This is very specific, and a bit difficult to explain, and quite likely impossible, but here goes. Perhaps some C cracks out there have an idea...
I want to implement <errno.h>. (My hobby project is implementing a Standard C library.)
The naive way to go about it is:
// in <errno.h> extern int errno; // in some .c file int errno = 0;
This works. But it has one disadvantage: If a math library function is called, it always has to query the FPU status after execution to set
errno as appropriate. This stalls the FPU in math-heavy applications.
The C standard endorses lazy evaluation of
errno by making it a macro instead:
int * __errno(); #define errno *__errno()
errno is only "set" when its value is actually requested:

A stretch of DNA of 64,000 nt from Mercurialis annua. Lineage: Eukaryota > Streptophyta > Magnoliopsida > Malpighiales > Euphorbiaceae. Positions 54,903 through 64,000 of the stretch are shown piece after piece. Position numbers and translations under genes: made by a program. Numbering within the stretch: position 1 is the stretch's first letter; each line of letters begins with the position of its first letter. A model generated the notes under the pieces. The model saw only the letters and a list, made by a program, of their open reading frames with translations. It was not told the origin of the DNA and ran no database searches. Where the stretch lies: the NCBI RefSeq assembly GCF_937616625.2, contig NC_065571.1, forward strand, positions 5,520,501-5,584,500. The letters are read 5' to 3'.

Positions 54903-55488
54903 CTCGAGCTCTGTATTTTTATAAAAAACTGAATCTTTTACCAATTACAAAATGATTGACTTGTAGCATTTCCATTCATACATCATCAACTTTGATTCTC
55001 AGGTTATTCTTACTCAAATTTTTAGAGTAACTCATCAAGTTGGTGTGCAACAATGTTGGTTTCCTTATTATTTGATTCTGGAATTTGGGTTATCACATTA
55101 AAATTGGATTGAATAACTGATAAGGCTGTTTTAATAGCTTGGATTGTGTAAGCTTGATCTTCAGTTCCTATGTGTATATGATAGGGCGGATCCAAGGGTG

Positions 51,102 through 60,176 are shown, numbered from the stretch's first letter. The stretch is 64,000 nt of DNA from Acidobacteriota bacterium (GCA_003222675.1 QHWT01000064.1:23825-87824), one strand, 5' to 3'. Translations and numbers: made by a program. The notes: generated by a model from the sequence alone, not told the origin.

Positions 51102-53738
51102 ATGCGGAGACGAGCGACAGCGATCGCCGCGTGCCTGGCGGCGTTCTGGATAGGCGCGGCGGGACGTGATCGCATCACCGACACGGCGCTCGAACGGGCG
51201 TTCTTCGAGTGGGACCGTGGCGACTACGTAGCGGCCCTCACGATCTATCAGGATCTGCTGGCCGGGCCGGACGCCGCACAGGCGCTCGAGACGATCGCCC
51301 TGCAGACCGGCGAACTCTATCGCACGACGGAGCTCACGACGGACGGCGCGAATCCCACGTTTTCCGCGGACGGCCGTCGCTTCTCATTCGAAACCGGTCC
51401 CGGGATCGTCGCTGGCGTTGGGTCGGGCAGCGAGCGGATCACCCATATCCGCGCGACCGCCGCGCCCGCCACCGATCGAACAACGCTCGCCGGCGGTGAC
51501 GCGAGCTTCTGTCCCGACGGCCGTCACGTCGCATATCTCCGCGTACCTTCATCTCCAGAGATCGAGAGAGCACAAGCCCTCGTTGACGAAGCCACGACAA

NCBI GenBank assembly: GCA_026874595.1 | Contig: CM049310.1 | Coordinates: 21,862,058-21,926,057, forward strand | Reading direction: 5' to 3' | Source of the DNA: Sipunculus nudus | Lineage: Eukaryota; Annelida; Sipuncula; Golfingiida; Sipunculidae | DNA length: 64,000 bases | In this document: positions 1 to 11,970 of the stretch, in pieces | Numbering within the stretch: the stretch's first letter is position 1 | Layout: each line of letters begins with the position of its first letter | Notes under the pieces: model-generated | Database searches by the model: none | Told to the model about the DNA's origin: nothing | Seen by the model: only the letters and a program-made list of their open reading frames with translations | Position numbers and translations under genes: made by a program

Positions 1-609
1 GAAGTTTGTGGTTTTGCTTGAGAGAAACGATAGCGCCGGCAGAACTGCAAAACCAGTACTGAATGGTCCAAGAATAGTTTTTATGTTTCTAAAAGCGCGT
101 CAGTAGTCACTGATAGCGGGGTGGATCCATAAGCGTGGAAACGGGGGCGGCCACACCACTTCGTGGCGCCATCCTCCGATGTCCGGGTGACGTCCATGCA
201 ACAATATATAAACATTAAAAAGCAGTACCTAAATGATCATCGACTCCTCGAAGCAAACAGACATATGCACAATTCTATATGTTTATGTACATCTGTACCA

// "__errno()" returns the location of the current errno value, // the "errno" macro turns it into a value. x = errno;
Given some logic in the rest of the library, the FPU status needs only be queried if the last library function called was actually one using the FPU, and the value of
errno is actually requested.
So far, everything is fine. But it's the other way around that is giving me headaches:
errno = 0;
The value of
errno is not requested at all. But
__errno() does not know that, and will query the FPU status if the last library function called was using the FPU.
Right now I don't see a way to avoid that (i.e., have the
errno macro or the
__errno() function somehow work differently depending on whether they are used to the left or the right of the assignment operator), and am almost content to accept this.
But perhaps any of you SO'ers has a brilliant idea?